• Wherever the place is, it is yours and only yours to go to when you feel out of control, insecure or if you just want to feel safe, secure and relaxed.

3. I also learnt to undertake a full body scan by:


  • Repeating the breathing exercises and going to your safe place for a few minutes, to evoke the feeling of safety and security. Put on some soothing music without words and start at your feet, clench your toes and release, stretch your feet and release, clench your knees and release, clench your buttocks and release do this all the way from your toes to the top of your head.

  • The goal is to reacquainted yourself with your bodily feelings, sensations and where in your body you feel certain emotions. How your body feels at any given time. Also, to distinguish between what is tense and what is relaxed. If we have got  out of sync with our bodies, we may have got into a habit of ‘not feeling or sensing’ our body very clearly.

  • Feelings may have become a bit of a blur or we may be afraid to 'feel' at all, numbed out, if so go gently and don't do a full body scan start slowly focus on your feet and legs first for a few times, before working your way up to the top of your head or start with your feet and legs and add your face before going to a full body scan.

  • Enlist a therapist to help support you through a full body scan.

  • When you get to your face blow your cheeks out as far as you can release, close your eyes as tight as you can and release, frown with your eye brows as hard as you can.

  • This is where a body a scan can come in useful to help reconnect us to our deeper self.

  • Don’t forget anything new will take practice, practice and more practice until we become familiar with our self again. So don’t be rushed or have expectations that change will happen after the first practice, take your time ones step at a time.

4. Next, it was necessary for me to just notice what sensations, imaginings, feelings and thought came up when experiencing a personal response to a stimulation whether this be from external or internal sources. I did this by:



  • Take an in breath count five and slowly release the out breath to the count of five. Undertake the visualisation to feel safe and secure. Once feeling safe question who am I really? What do I do? How do I do what I’ve just done? What’s driving me to act like I am acting? Where in my body am I feeling or sensing? Am I thinking first or feeling first? Lots and lots of noticing, observing, reflecting and questioning to become aware of who, what and how!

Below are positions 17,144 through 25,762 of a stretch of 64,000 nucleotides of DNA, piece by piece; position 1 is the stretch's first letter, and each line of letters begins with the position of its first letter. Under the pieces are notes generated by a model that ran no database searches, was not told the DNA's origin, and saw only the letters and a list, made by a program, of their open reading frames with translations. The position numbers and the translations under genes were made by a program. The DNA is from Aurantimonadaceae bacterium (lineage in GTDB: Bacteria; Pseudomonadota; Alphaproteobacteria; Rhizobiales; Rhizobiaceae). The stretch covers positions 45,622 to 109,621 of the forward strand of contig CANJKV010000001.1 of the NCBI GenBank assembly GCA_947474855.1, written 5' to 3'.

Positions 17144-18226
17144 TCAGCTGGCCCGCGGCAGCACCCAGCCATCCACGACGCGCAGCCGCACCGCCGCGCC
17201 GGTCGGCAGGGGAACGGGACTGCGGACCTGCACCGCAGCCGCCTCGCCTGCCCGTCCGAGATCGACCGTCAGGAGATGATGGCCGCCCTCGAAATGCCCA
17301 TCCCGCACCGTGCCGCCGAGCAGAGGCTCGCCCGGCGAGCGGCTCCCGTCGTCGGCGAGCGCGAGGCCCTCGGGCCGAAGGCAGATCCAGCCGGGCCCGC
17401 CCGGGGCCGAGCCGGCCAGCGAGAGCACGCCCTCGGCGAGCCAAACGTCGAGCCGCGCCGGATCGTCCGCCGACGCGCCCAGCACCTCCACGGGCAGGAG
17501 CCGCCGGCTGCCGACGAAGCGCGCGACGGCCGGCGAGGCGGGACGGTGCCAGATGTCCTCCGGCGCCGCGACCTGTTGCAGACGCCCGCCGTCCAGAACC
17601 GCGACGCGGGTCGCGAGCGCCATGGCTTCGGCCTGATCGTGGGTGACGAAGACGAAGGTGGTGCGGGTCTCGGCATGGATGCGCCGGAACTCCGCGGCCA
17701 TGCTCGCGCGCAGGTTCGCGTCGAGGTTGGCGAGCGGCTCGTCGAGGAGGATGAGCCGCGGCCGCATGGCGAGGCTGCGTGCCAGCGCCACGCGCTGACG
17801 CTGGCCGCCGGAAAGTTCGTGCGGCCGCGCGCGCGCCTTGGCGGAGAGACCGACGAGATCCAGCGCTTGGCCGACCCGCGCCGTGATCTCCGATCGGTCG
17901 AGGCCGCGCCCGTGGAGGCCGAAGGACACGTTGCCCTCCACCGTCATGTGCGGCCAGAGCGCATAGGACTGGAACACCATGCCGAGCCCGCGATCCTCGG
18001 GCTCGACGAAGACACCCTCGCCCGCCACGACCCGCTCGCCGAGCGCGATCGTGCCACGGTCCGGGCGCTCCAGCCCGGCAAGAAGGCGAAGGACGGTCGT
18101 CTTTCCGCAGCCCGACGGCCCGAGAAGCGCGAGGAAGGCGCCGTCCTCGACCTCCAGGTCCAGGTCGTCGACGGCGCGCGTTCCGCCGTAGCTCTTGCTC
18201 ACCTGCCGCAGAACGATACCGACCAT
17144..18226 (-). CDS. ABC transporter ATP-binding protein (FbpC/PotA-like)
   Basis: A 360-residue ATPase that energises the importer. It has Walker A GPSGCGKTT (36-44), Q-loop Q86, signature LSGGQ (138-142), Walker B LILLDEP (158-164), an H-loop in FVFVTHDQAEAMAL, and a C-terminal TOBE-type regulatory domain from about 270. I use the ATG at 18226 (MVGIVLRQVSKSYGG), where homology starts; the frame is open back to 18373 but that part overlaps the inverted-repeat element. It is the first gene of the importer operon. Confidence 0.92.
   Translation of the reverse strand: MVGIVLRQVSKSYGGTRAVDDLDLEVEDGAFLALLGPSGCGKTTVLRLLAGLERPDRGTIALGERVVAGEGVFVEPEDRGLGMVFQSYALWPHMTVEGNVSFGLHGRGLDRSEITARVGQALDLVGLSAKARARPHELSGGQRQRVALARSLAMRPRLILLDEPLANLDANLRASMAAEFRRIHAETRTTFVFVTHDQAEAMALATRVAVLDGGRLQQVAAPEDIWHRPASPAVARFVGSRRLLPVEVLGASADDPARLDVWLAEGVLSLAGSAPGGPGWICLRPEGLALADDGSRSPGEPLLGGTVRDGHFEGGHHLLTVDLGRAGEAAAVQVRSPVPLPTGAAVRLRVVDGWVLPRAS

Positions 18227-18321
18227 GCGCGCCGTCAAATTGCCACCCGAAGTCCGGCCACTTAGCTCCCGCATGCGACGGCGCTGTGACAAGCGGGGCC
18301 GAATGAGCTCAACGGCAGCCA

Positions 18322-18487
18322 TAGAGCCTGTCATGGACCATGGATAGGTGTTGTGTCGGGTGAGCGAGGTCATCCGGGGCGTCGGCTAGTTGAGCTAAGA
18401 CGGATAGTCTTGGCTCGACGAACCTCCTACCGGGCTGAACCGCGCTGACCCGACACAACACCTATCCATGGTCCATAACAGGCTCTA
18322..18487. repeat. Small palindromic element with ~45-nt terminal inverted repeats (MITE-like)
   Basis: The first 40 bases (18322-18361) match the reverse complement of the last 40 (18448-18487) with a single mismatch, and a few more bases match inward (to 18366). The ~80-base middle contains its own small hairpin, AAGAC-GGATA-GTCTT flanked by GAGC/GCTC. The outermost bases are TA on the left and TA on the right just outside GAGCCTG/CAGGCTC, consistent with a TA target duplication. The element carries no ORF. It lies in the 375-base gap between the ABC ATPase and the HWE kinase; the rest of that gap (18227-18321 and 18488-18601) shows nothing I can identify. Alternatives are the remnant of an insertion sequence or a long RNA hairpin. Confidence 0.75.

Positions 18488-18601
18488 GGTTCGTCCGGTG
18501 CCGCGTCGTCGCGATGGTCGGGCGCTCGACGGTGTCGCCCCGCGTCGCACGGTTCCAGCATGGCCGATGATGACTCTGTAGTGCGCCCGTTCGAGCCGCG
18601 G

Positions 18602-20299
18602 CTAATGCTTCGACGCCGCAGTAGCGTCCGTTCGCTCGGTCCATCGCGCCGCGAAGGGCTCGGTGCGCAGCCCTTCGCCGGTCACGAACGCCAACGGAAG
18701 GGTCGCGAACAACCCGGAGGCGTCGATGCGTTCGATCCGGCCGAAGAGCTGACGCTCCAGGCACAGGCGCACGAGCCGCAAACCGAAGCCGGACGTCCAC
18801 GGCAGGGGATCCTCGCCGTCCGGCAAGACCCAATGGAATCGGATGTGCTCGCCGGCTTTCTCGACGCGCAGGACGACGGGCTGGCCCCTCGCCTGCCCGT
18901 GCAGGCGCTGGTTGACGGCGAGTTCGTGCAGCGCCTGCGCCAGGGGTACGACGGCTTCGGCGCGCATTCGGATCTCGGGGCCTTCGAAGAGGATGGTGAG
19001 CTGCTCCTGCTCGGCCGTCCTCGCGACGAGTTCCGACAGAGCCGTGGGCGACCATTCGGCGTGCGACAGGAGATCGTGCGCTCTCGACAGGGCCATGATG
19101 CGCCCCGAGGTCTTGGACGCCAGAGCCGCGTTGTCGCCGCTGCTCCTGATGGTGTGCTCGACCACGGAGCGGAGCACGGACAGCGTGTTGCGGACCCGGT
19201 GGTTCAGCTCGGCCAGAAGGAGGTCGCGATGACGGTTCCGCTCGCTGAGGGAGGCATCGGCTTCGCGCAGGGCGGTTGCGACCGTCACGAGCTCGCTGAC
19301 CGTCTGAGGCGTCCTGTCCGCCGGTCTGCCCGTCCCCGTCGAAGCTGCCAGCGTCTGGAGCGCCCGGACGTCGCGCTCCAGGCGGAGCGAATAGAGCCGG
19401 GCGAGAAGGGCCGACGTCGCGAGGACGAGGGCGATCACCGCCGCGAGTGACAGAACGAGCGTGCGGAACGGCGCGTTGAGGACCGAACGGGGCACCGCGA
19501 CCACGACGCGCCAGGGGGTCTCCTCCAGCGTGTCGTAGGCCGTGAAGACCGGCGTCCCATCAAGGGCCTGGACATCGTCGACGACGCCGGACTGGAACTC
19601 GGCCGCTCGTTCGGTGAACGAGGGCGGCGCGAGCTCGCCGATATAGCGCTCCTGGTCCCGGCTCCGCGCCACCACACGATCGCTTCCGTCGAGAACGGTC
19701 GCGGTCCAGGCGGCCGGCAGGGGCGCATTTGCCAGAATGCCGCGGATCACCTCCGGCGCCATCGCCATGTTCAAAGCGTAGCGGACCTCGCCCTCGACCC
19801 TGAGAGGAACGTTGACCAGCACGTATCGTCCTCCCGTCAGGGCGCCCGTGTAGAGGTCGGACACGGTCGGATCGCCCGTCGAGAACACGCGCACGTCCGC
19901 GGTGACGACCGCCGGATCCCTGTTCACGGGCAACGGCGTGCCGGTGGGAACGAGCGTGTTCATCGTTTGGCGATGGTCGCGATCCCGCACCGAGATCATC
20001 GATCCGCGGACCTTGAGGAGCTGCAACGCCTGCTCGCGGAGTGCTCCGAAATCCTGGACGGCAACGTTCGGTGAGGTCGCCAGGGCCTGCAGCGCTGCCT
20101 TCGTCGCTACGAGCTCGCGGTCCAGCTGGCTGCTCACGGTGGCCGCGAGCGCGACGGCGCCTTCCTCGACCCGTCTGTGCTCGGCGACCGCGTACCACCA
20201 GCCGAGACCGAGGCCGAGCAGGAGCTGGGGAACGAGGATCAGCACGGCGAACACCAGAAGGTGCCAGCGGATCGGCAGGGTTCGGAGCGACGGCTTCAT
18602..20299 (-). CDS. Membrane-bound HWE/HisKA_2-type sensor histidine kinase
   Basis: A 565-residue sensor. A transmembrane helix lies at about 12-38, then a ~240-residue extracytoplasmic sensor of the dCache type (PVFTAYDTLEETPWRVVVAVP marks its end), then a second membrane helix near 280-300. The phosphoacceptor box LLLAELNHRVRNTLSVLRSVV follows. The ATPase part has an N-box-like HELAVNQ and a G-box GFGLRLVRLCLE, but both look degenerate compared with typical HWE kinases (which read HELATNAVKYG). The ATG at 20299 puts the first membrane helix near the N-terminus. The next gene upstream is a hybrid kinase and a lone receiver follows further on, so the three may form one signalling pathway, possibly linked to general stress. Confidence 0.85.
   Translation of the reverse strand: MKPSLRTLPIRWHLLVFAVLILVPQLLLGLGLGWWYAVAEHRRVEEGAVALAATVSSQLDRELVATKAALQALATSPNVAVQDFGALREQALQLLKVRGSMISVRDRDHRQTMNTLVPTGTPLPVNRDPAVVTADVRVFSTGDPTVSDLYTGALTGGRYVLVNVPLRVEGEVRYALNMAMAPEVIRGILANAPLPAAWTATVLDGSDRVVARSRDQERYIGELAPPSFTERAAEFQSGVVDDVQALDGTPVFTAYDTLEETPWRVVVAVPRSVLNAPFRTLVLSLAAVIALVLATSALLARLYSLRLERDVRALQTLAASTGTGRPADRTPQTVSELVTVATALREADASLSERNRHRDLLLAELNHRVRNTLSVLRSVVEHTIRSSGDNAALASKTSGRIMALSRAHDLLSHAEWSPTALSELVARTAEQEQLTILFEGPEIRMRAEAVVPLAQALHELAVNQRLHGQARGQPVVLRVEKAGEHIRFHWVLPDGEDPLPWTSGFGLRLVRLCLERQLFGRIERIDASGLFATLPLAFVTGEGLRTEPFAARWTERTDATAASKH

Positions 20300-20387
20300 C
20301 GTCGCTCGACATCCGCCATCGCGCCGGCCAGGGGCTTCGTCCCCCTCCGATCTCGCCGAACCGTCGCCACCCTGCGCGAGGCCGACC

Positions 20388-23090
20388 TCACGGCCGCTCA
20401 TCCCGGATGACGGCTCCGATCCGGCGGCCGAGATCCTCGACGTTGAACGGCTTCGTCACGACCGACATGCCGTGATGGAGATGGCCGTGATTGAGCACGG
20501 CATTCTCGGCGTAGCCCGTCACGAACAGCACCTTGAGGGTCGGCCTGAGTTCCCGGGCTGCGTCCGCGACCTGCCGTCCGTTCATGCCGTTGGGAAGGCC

• It’s not easy in the beginning but with practice it can become second nature.

  • The goal here is not to actually do but to get into the habit of being fully present with yourself, observing, noticing without doing, feeling and noticing, be still and feel.

  • Once you have got a felt sense of your body I found it was easier to write down some of what I’d noticed in my behaviours, thoughts, sensations and feelings to begin separating them to become familiar with my deeper self

  • Just noticing and writing down, aids reflection upon what I’d noticed about my thoughts, sensing’s, feeling and behaviours in the beginning without giving labels, staying in the moment by moment experiencing, helped me to become more aware of this body which houses and contains all that I am and all that I can be, for this we need to be fully present and aware of ourselves at any one given moment!  In the beginning it takes practice.

  • When I’d written some of the experiences down, I was able to go on to 'describe' them more fully, using reflection and to see patterns emerging and to almost step away from the experiencer as being me and experiencing an observer that was also me.  Able to be more objective to my experiencing rather than just being spontaneous in the moment or out of control emotionally.

  • Describing without changing, taking away or adding on to what I'd experienced but expanding the description to get a fully understanding of the experience being described. For example if I'd not fully experience a colour and it was ague I would write the colour yellow seemed to be there but it was not clear or it was faded etc etc!

  • This created an ‘observing self’ which is now able to step back in the moment by moment experience, spontaneously in a more empowered way and question self in those moments. It does take practice especially if you've got used to not feeling. 

  • The knack is to start and build up one step at a time slowly so you incorporate the new behaviours into your daily routine and until they become autonomous i.e you are achieving the noticing, observing and awareness with ease!

If all this sounds like too much effort is needed at once, regulating our emotions is a process, we need to learn so take one step at a time. Focus on your breathing for a few weeks around a month would be a good goal to achieve to begin to familiarise  with deep breathing then add the visualization. Practice this for another month f as few times which ever feels comfortable for you, then add the body scan practice for a month and then start to practice observing. 



Just like any physical exercise the mind needs time and practice to begin changing shape, expanding and learning new skills.


Any change in routine, habits or lifestyle all takes time and effort but remember your goal, what you desire to achieve at the beginning.


Set yourself a time and place to start your new you and go for it!


If you feel you need support to undertake any of the above please contact a trained therapist who will be able to guide you through the steps or if close by contact me to guide you through the steps!